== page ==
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F.C. Schools Told to Cut More $ In Council Bid to Avoid Tax Hike

School Board Won’t Budge On Request

Falls Church School Board chair Craig Cheney, in forceful remarks to the News-Press yesterday, said the only thing his board will bring to a showdown meeting with the City Council tonight is a defense of its standing budget request for the new fiscal year.

The Council, led by Mayor Robin Gardner, gave direction at its last meeting to both City Manager Wyatt Shields and the School Board to report tonight on what the impact would be if the Council cut another $300,000 out of the Fiscal Year 2008 budget.

Gardner expressed the hope the Council could lower the residential real estate tax rate by a penny of assessed value from what Shields recommended last month. She said the goal would be to keep the rate at its current $1.01 per $100 of assessed valuation.

But the reaction to this from Shields, who works at the pleasure of the Council, and the independent, elected all-volunteer School Board, has been markedly different.

While Shields reported to the News-Press yesterday that he may propose saving about $100,000 by financing, rather than buying outright, new vehicles needed by the police department and City departments, Cheney and the School Board are in no mood for such budget tinkering.

“We will listen, but we are planning to continue to defend the budget we submitted,” Cheney said of Thursday’s joint work session with the Council. “This School Board totally supports the current budget.”

The work session will commence at 7 p.m. tonight in the Council chambers of City Hall. In an effort to provide the public with ample opportunity to respond, the Council will hold an extraordinary public hearing this Monday from 6 to 8 p.m. prior to trying to put the finishing touches on its FY08 budget.

The final vote of approval on the $70 million-plus budget will come a week from Monday, on April 23, at the Council’s regular business meeting. Between now and then will be tonight’s work session, Monday’s extended public hearing and work session, and perhaps another work session next Thursday if needed.

Of course, the Council could change its mind right up until the decisive April 23 vote. The budget will be operative for the fiscal year beginning July 1.

“I certainly think our current budget proposal is right for the schools,” Cheney said. “We are making up $300,000 in lost state and federal revenue and have carefully targeted our salary and compensation fixes to maintain our competitiveness in attracting and retaining quality educators. At the same time, we’ve eliminated 1.7 positions and did not give the teachers and staff what they asked for in cost-of-living increases.”

Cheney also cited a recent article in a regional daily about the intense competition now underway among area jurisdictions for the best teachers.

The City Council cannot make its own adjustments to any school budget except to change the amount it is willing to contribute from the City’s general fund. Cheney suggested that if it expects the School Board to offer up its own new request for a lower net amount, then it might be disappointed.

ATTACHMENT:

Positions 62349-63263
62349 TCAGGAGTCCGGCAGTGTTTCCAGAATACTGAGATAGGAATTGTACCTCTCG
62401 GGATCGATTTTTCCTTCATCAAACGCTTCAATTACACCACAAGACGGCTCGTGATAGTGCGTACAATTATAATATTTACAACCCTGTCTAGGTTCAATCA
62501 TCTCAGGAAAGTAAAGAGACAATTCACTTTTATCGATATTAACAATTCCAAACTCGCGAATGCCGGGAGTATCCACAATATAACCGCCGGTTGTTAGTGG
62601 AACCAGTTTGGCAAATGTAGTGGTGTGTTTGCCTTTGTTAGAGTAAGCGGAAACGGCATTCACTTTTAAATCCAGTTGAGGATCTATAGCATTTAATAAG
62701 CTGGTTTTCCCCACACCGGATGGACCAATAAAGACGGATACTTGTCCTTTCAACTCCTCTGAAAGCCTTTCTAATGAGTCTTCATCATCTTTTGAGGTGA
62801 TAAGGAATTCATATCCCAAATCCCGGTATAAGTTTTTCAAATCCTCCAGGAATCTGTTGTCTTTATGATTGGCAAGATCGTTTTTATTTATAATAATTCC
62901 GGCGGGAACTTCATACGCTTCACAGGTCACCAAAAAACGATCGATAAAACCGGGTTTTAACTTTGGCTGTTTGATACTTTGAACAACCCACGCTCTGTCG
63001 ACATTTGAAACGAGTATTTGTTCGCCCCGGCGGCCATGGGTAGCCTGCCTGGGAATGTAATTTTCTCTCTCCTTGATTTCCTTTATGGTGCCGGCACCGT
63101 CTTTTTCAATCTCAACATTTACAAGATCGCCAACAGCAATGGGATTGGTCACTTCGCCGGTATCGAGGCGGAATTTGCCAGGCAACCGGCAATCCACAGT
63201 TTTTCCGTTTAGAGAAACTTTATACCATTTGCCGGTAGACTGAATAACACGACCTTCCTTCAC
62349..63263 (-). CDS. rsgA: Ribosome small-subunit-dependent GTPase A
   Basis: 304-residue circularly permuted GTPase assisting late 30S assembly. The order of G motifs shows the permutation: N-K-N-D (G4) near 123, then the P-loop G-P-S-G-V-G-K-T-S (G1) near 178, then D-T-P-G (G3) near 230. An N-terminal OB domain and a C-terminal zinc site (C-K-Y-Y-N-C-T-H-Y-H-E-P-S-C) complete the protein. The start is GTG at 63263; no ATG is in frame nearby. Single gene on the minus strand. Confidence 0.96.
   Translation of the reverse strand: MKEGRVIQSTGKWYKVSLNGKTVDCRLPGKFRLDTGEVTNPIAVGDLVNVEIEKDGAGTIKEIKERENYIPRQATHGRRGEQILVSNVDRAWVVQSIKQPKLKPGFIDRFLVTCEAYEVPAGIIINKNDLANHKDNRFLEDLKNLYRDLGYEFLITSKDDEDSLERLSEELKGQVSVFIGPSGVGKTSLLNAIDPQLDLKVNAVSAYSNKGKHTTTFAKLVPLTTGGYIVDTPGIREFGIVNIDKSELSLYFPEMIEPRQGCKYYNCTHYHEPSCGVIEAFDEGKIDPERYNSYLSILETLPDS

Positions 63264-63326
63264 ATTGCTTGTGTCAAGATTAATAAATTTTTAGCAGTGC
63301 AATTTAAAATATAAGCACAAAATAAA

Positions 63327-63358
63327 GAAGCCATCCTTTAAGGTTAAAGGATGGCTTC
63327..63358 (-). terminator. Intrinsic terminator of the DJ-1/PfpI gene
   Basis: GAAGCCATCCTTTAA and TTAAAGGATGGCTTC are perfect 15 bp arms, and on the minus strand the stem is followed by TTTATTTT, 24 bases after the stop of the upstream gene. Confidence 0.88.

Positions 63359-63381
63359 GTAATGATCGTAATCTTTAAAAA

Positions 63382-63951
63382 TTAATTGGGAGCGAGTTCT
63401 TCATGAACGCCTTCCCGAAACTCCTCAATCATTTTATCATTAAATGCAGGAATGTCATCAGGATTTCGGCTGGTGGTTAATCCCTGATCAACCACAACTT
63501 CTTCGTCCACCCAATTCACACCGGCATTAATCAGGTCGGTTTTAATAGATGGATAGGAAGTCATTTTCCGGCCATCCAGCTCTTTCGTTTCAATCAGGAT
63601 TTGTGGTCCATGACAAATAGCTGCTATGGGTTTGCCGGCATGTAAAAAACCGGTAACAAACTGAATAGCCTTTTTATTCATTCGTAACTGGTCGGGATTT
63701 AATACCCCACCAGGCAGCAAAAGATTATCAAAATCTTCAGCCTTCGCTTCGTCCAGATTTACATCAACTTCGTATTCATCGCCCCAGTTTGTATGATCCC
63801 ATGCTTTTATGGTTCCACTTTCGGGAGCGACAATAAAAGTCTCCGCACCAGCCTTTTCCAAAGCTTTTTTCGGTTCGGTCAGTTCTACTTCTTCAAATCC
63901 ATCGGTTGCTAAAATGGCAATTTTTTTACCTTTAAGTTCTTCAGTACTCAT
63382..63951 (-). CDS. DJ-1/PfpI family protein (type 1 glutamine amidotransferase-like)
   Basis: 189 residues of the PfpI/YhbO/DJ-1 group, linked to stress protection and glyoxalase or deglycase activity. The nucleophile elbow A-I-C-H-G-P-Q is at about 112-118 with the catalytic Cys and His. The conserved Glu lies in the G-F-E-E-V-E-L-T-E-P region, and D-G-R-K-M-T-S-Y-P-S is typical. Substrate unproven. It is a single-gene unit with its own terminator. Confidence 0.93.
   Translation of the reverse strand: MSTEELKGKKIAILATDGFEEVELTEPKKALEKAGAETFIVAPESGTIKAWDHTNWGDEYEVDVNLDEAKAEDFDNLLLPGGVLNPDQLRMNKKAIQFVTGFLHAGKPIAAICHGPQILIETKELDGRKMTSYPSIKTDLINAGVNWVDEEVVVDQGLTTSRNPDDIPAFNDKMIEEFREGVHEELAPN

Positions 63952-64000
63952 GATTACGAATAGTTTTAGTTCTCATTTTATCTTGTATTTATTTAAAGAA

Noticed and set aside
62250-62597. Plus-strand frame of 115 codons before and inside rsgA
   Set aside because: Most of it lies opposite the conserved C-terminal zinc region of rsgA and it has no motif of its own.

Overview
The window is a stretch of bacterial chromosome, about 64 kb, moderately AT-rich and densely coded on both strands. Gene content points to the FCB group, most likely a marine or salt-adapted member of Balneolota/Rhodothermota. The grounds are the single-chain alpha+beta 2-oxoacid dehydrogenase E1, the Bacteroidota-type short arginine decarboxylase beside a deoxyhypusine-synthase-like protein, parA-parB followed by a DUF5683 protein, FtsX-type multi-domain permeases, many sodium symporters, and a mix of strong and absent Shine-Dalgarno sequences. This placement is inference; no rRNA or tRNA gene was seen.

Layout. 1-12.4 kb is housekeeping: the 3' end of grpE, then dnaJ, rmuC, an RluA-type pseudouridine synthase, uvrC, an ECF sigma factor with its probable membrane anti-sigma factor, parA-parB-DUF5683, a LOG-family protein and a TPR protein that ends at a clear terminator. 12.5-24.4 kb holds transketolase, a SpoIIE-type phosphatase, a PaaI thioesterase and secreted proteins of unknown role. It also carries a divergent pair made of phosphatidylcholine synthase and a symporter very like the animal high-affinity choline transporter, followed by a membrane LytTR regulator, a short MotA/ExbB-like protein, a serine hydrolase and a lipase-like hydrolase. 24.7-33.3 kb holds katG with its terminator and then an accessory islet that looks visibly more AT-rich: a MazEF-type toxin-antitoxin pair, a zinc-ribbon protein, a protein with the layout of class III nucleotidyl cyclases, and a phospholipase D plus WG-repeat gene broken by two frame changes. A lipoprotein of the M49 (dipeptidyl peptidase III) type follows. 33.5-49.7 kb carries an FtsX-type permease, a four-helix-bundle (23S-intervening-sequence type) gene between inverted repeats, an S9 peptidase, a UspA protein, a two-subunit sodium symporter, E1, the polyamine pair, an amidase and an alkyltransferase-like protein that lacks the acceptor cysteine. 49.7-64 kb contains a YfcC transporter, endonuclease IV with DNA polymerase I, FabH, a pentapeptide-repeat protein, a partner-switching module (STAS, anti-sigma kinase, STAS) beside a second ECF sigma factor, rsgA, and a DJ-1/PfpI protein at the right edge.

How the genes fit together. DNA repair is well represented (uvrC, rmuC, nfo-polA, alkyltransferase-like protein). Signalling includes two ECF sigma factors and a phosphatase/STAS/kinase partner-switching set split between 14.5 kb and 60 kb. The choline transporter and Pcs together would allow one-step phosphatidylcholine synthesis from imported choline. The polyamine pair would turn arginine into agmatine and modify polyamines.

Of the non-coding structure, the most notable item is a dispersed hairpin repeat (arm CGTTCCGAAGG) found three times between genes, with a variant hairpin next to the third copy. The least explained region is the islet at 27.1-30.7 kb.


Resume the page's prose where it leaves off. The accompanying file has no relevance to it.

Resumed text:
“The decision on how much to fund us is the Council’s decision,” he said. “Our role is to let the Council know how much is needed to maintain the quality of the schools.”
He added that not only everyone on the School Board, but the organizations representing the teachers, staff and students also fully back the existing School Board funding request.

Last month, Shields folded the School Board request into his staff projections of the needs for operating the City government, and of revenue projections for the coming fiscal year.

The City being overwhelmingly dependent on taxes from residential real estate, with the recent years’ sharp rise in values fizzling out this year to almost zero, the slowed revenue stream compelled Shields, he explained, to recommend a one-cent rise in the real estate tax rate, the first increase in five years.

He was able to hold the proposed increase, however, to one cent, which translates into revenue for the City into about $350,000.

Since his recommendations, the City has learned it will get about $50,000 more than first anticipated from the state, meaning that it needs to find an extra $300,000 if it wants to keep the tax rate even, or to cut $300,000 from Shields’ proposal.

There are other, smaller programs in jeopardy with this budget, including a $50,000 contribution to the fledgling but promising Falls Church Education Foundation and continued high rate for its business license (BPOL) tax.

The Board of Directors of the Greater Falls Church Chamber of Commerce has approved a communiqué to the Council contrasting the City’s BPOL rates to those of immediately surrounding jurisdiction. It notes that medium-sized businesses seeking to stay or locate to the City face an overwhelming disincentive from the tax here.

The Council will also be challenged to keep Shields’ proposed $2 million in the budget earmarked for an affordable housing fund.

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